And as a petty snark on "round things have less friction than square things" notion - just leave your handbrake on and take the car for a quick push along the road... (wheels are good but it's not directly about friction)

      1. John Brown (no body) Silver badge

        Re: Golly! Is the air thin up there, where you look down on Shamir?

        "this is using real audible sound (coming largely from the power regulator in the laptop dancing around with the likes of Intel SpeedStep and voltage scaling) to extract the complete state from a complex and intentionally hard-to-analyse system."

        Although it is impressive, I wonder how much data is actually being interpreted/interpolated from the samples and how much is linked to a fingerprint database in a similar way to how submarines can detect not just ships or other subs from their engine/screw noises but which make/model/class and sometimes an exact named vessel.

        This may not be so much of a technological breakthrough as an advancement and/or application of existing technology and methods to a similar problem.

    2. dan1980

      Re: Back in the day

      @LordHighFixer

      Perhaps read the paper before pooh-poohing the results; it specifically mentions (3.3) that they ruled out EMI and confirmed the readings were from 'acoustic emanations'.

      Beyond just the fun-and-games you mention with EMI, testing for vulnerabilities to EMI side-channel attacks is common enough that there is no way the authors didn't know about this. Indeed, there are even competitions to see who can retrieve keys from chips using EMI analysis.

      One of the implications of this work is that a side-channel attack using sound could, potentially, be conducted at distance. They managed 4m with a parabolic reflector but, as the signal is audible, any method that captures audio with sufficient sensitivity should work. In the paper, they indicate that they plan to use a laser vibrometer in future tests!

      Other scenarios they describe include bugging/tapping a phone conversation and using a computer's own microphone. The latter would not be overly difficult and would be ideal where someone is using, for example, Skype.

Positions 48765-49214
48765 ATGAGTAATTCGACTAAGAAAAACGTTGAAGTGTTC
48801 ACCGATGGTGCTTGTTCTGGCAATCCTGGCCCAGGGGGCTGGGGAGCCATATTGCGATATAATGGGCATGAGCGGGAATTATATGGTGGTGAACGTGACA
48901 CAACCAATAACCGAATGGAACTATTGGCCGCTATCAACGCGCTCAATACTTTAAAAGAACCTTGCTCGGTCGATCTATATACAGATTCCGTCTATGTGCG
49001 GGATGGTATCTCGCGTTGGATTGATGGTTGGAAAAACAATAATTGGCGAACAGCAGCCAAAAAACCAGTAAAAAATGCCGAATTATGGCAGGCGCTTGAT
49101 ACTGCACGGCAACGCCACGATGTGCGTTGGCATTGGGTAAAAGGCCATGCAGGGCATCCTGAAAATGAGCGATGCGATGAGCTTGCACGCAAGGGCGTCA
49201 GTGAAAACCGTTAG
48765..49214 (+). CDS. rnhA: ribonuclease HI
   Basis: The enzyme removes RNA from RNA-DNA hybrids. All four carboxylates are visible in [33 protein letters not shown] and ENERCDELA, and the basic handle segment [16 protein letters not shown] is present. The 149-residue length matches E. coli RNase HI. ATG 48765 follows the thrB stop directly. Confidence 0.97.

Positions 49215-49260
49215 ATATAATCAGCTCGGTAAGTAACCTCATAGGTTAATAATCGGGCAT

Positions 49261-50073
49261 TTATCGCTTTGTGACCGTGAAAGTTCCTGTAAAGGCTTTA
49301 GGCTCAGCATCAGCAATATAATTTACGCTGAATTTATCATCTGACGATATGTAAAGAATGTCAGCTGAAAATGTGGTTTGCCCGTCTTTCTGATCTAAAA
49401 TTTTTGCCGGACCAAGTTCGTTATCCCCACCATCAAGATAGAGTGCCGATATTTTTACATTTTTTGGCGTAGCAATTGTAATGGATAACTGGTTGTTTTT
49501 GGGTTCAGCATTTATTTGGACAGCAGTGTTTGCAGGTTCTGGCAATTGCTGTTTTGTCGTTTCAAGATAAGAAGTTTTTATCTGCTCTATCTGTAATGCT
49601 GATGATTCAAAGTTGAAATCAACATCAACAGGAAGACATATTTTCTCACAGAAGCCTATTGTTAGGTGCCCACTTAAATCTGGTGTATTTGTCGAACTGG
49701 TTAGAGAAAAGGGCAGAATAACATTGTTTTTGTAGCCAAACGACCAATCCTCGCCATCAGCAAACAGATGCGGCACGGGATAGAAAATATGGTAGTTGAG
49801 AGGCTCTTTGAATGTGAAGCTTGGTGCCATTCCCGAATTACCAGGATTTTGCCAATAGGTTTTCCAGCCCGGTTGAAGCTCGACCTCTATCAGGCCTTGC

The mature nature of EMI side-channel research means that there are existing measures for protection against such attacks, but machines so protected would still be vulnerable to acoustic analysis, which opens numerous attack vectors, some of which could be very covert.

      Of course, it's not just a matter of 'record sounds, get data' but the principle has been proven.

    3. This post has been deleted by its author

    4. phuzz Silver badge
      Boffin

      Re: Back in the day

      It's not just a case of record sounds-get data. They also had to feed known plaintext into the system to get more of the key, so it was closer to record sounds-analyse data-send more data to be encrypted-record more sounds.

    5. clatters
      Childcatcher

      Re: Back in the day

      I've heard exactly these tunes from an IBM 360 when I were nobbut a lad, where the core resonated at different frequencies to produce sound. Younger readers should now Yahoo! or DuckDuckGo (trying to start a new trend here) "magnetic core"

      1. vatpiledon

        Re: Back in the day

        Yes, in my teens (Early 80's) repaired core memories, the only ones that had the equipment to do this in the UK. They used to hum tremendously and blow up because of resonance and blown transistors... I seem to remember. Later in 1984 at Broadcasting House, worked on repairing valve ampliers, where the gain was so high, that the valves were microphonic. Now I feel like an even older fart!

        Great article though!

        East to see some hackers trying this together with a whole arsenal of other vulnerabilities to supplement their hoard of stolen bitcoins, where the value of data gathered is worth LOAD$AMONEY.....again only oldies would understand Harry what-is-name punchline.